In 2013, Braun was sentenced under the “violent felony” provision of the Armed Career Criminal Act (“ACCA”) after pleading guilty to being a felon in possession of a firearm in violation of 18 U.S.C. § 922(g). Braun was convicted of being a felon in possession of a firearm once before in 2003, but during his 2013 trial, Braun objected to being qualified as an armed career criminal under the ACCA because he asserted that he did not have the required three prior violent felonies to be classified as such. In Braun’s 2003 conviction, the court relied on a Presentence Report describing Braun’s prior convictions when sentencing Braun as an armed career criminal, and Braun did not object to the facts in the report or his sentencing under the ACCA. However, in Braun’s 2013 trial, he objected to the court’s reliance on the 2003 Presentence Report submitted by the government to establish the three requisite violent felonies necessary to sentence him under the ACCA. Braun argued that the Supreme Court decisions in Shepard v. United States, 544 U.S. 13 (2005), and Descamps v. United States, 133 S. Ct. 2276 (2013), disallowed the government to rely on a Presentence Report to establish that Braun was an armed career criminal. Despite his objections, Braun was sentenced as an armed career criminal. Braun appealed.
REVERSED AND REMANDED
The Court held that the government failed to prove that Braun had three prior violent felony convictions that were necessary to support sentencing under the ACCA as an armed career criminal. The Court found that the government did not prove that two of Braun’s four prior convictions – aggravated battery on a pregnant woman and battery on a law enforcement officer – were violent felonies. First, the Court relied on Descamps when deciding whether Braun’s prior convictions qualified as violent felonies under the ACCA. Based on Descamps, the Court realized that it could only look to the elements of the crime and not the underlying facts of the conduct that led to Braun’s conviction. The Court also recognized that some statutes can be divided into multiple, alternative versions of the crime. Second, the Court relied on Shepard to determine which documents it could use to decide whether Braun’s prior convictions were considered violent felonies. Examples of documents allowed in Shepard include the charging document, a plea agreement or transcript of the discussion between the judge and defendant including facts of the plea, or a comparable judicial record containing this information.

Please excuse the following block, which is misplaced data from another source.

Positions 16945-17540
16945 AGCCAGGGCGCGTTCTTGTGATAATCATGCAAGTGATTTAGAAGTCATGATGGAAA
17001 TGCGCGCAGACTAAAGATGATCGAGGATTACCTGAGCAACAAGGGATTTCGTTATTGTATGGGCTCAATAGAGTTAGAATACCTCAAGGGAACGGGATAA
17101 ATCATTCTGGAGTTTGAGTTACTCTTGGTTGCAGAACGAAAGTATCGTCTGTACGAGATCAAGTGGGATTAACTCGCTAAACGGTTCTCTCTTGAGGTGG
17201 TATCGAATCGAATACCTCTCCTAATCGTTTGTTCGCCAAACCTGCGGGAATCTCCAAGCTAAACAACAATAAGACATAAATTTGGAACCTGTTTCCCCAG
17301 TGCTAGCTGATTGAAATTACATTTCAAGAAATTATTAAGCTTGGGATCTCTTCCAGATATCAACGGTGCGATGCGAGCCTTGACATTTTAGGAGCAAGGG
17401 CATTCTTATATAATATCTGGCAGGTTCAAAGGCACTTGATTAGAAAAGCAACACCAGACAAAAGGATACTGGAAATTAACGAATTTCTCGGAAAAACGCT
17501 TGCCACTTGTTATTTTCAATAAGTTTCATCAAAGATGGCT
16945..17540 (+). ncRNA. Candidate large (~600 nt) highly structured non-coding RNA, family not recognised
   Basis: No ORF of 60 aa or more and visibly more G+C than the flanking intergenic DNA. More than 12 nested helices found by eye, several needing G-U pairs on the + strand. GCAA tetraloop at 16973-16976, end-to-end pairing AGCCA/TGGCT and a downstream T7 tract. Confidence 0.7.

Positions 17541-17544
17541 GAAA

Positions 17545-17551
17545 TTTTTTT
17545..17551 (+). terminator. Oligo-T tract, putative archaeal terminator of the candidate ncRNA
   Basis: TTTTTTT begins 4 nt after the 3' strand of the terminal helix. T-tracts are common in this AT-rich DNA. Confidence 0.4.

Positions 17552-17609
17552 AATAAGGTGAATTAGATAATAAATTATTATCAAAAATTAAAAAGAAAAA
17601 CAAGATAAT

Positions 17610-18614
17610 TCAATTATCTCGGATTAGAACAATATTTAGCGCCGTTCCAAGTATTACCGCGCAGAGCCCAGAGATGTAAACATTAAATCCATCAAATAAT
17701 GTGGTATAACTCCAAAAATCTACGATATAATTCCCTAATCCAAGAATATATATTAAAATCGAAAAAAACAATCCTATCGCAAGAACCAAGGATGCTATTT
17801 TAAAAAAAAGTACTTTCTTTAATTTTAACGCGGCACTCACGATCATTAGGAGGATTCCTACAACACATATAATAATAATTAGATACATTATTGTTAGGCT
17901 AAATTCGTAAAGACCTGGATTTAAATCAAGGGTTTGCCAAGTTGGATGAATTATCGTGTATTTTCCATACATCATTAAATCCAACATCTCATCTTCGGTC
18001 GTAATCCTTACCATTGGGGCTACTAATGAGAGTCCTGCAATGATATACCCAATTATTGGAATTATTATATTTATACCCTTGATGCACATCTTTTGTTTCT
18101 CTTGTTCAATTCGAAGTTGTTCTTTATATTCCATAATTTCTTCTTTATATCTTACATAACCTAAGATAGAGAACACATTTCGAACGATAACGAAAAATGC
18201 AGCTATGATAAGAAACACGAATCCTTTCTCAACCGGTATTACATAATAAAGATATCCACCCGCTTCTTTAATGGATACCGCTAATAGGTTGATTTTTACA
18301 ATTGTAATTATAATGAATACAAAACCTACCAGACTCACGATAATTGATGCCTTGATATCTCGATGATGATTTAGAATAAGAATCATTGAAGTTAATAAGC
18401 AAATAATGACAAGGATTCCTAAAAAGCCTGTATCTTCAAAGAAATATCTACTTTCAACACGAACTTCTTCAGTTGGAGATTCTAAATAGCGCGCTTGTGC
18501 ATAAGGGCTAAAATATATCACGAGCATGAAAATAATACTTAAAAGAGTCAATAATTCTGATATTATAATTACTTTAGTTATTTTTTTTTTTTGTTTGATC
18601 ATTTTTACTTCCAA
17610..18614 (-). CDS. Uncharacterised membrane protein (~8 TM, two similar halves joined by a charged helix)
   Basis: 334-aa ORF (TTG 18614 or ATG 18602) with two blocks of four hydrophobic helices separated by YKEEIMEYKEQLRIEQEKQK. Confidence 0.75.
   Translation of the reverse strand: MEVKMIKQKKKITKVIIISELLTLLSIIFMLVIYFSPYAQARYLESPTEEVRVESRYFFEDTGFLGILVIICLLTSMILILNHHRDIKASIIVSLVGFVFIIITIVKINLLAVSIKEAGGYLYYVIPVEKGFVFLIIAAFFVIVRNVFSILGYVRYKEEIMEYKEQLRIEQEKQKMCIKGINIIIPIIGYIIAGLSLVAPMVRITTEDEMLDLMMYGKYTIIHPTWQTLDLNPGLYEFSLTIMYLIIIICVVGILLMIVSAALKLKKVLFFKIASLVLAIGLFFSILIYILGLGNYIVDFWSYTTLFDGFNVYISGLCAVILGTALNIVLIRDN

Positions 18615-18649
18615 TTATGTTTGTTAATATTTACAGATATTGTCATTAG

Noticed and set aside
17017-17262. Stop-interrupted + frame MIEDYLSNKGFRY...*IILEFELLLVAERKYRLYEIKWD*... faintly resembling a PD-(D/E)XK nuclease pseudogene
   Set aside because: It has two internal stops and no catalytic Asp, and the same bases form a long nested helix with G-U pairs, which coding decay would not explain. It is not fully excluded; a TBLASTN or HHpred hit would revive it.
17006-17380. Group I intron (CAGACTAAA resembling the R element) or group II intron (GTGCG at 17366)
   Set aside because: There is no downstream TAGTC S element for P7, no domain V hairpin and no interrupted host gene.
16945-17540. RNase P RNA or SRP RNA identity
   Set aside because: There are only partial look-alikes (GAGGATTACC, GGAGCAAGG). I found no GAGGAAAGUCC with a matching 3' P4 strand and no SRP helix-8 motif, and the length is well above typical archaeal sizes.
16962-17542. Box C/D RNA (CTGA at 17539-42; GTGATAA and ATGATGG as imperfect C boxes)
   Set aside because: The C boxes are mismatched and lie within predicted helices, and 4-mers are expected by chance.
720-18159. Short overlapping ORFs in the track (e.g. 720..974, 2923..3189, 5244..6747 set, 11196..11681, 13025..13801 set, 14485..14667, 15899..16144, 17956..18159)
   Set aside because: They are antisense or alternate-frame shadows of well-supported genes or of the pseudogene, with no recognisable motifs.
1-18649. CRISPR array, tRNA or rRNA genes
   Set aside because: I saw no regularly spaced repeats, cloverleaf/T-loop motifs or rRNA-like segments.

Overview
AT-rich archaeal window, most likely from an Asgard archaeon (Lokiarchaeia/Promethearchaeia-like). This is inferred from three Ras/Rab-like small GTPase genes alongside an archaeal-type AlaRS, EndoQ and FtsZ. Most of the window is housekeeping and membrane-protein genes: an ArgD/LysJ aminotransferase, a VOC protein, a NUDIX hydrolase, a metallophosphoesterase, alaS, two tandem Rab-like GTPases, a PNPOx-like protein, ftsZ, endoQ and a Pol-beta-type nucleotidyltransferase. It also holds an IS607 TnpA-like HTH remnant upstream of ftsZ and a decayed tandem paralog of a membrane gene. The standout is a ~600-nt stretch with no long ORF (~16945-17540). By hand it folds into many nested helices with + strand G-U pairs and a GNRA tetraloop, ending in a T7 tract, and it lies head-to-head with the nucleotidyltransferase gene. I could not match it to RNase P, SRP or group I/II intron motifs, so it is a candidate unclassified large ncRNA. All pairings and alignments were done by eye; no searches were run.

The Court first looked at Braun’s conviction for aggravated battery on a pregnant woman. The Court determined that the statute for this crime was divided and could be committed three different ways under Florida law. Because the statute was divisible, the Court used Shepard documents to determine which version of the crime Braun committed. The Court held that the 2003 Presentence Report, however, could not be relied on because under Shepard and Descamps, the court may not use a document from an unrelated proceeding as a substitute for a Shepard document. The Court, therefore, determined that Braun’s conviction for aggravated battery on a pregnant woman was not a violent felony. Looking at Braun’s conviction for battery on a law enforcement officer, the Court used the same analysis it used for the aggravated battery on a pregnant woman conviction and determined that this conviction also did not qualify as a violent felony. In conclusion, the Court held that the government could not prove that Braun had been convicted of three violent felonies in the past, and therefore the Court reversed and remanded this case.